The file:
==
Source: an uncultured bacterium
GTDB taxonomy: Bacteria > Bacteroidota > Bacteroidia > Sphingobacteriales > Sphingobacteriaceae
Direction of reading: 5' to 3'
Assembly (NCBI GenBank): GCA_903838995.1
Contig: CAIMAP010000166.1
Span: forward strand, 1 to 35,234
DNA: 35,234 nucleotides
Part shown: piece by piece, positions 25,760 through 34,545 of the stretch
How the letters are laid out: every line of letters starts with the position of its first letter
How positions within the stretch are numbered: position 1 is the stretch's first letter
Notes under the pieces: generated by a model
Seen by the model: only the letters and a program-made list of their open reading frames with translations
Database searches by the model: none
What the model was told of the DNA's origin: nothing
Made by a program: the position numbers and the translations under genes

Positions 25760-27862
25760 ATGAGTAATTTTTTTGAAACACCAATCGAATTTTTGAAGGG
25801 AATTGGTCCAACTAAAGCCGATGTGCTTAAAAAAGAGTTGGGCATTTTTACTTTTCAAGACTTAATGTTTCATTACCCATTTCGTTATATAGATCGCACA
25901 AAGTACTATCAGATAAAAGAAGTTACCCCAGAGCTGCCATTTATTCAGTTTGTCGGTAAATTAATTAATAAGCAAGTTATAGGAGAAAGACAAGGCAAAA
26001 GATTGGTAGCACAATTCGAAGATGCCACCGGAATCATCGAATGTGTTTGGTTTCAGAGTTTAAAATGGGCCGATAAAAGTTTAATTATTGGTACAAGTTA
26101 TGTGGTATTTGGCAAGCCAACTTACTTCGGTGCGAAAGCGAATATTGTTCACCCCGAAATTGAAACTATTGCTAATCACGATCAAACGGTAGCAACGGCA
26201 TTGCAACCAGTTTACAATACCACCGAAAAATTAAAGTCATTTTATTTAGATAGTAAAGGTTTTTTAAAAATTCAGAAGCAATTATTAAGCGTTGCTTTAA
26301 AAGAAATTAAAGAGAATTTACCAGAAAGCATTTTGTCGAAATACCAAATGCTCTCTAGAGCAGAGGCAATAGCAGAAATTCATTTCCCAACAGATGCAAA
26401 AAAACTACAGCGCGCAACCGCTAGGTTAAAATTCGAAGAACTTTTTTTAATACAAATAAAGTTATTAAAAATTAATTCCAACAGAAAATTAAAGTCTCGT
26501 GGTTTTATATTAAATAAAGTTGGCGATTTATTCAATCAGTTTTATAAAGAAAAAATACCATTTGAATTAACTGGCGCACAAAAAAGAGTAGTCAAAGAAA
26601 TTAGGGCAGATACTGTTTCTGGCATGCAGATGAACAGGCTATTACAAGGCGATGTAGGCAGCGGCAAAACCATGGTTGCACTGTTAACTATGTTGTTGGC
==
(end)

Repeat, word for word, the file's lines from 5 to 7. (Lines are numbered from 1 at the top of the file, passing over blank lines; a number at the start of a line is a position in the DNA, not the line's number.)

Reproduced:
Contig: CAIMAP010000166.1
Span: forward strand, 1 to 35,234
DNA: 35,234 nucleotides